herald

Tuesday 21 August 2018

Breastfeeding: You have your say

Protected by law

I AM writing from Friends of Breastfeeding concerning the "Breast is best when it’s not in public" article by Marisa Mackle.

We have received numerous complaints from nursing mothers nationwide in response to this article.

I would like to draw your attention to the Equal Status Act (2000-2004) which protects nursing mothers under Irish Law against discrimination and harassment (including sexual harassment) in the use of and access to a wide range of services, including shops and restaurants. Protection for mothers breastfeeding in public is provided under two of the nine discriminatory grounds covered by the act:

>The Gender and Family Status grounds allows mothers to breastfeed comfortably in public places by protecting them from being discriminated against or harassed because they are breastfeeding.

>The Intoxicating Liquor Act (2003) -- Section 19.

This prohibits discrimination occurring in a public house and provides access to the District Court for redress harassment is unwanted conduct related to any of the discriminatory grounds covered by the Equal Status Act.

In a recent survey it was found that Ireland has one of the lowest breastfeeding rates in Europe with only 47pc of mothers initiating breastfeeding at birth, with this dropping to 10pc by six months.

The Irish press has a responsibility to nursing mothers to support and protect breastfeeding in Irish society in a positive manner and not to undermine the choices a mother makes to either breastfeed or not or to nurse in public or not.

I trust you will address this issue as a matter of urgency and appropriate action will be taken.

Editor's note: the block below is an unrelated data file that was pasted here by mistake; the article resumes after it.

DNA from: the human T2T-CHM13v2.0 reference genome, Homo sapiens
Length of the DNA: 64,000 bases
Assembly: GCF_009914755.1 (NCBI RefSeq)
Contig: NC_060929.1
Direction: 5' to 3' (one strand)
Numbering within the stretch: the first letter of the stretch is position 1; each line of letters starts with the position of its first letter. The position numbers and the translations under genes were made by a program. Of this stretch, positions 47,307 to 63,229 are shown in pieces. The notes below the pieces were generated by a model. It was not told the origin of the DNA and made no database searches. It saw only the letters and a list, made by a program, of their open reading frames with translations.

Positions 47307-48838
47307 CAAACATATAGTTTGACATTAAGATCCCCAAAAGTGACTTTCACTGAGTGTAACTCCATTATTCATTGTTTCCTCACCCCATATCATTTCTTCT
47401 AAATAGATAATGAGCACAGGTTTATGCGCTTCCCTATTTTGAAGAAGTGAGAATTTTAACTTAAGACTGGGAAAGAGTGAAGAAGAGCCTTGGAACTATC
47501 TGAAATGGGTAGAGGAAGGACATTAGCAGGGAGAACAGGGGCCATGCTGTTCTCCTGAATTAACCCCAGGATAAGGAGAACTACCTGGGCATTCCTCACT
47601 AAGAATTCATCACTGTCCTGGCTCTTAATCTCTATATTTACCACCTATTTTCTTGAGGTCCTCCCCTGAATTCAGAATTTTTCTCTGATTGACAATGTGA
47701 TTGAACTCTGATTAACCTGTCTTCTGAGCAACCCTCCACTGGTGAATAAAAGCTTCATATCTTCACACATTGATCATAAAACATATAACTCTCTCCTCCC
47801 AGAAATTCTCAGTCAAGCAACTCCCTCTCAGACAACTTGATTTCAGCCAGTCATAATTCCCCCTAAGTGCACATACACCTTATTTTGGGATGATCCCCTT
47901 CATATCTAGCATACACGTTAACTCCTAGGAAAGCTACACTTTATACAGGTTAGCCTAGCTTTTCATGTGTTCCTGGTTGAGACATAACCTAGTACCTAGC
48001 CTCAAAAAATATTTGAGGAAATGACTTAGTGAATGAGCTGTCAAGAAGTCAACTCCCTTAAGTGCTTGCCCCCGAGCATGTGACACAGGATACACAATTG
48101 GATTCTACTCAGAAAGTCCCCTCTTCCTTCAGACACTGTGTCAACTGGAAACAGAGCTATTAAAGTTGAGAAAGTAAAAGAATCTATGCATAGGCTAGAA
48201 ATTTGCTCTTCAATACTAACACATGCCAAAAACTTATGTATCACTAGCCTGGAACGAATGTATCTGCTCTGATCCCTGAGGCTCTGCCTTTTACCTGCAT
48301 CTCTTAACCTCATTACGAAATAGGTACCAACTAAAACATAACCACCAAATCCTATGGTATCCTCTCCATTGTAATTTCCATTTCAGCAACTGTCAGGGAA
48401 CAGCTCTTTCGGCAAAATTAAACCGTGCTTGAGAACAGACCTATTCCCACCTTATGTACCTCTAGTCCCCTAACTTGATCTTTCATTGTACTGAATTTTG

JOLENE KEATING, GENERAL SECRETARY TO FRIENDS OF BREASTFEEDING REGISTERED CHARITY — CHY19054 TEL: 087 162 4523

An appalling shame

WITH stigma relating to breastfeeding in public being one of the biggest reasons women give up breastfeeding it is a shame (or to use Marisa Mackle’s word, appaling) that you would publish opinion which is so judgmental. She clearly has issues with the sexualisation of breasts and breastfeeding.

With all of the health benefits of breastfeeding — boosting the immune system, fighting infections, reducing allergic conditions such as asthma and eczema, reducing breast cancer, ovarian cancer osteoporosis fractures, etc, etc — how can this opinion and non-evidence-based writing be of any value? It only makes it seem okay to see women breastfeeding as anything but normal.

Mae Pearson, mother, midwife and breastfeeder, by email

Setback for women

I WAS really sad to see the article "Breast is best when it's not in public" by Marisa Mackle.

It is too bad that Marisa is not empowered enough to embrace the natural act of nursing a baby and is so ashamed by it that she cannot show her breastfeeding photos to anyone. She need not attack another woman, beautiful or not, for being in tune with herself enough to post a picture on the Internet.

I can't speak for Ms Kerr [wife of Hollywood star Orlando Bloom], but I think any publicity that natural childbirth can get (I am a normal mom and have had two, drug-free at home births) should be welcomed.

Of course she had make-up on! She is model! I've seen that picture and it doesn't even reveal her breast. She has much more revealing pictures in her Victoria's Secret spreads.

It just is such a setback to women everywhere, nursing or not, when articles like this are published.

Renee, Ohio, USA, by email

Scaremongering

What a shame that Marisa Mackle has used her recent column to spread such a negative message.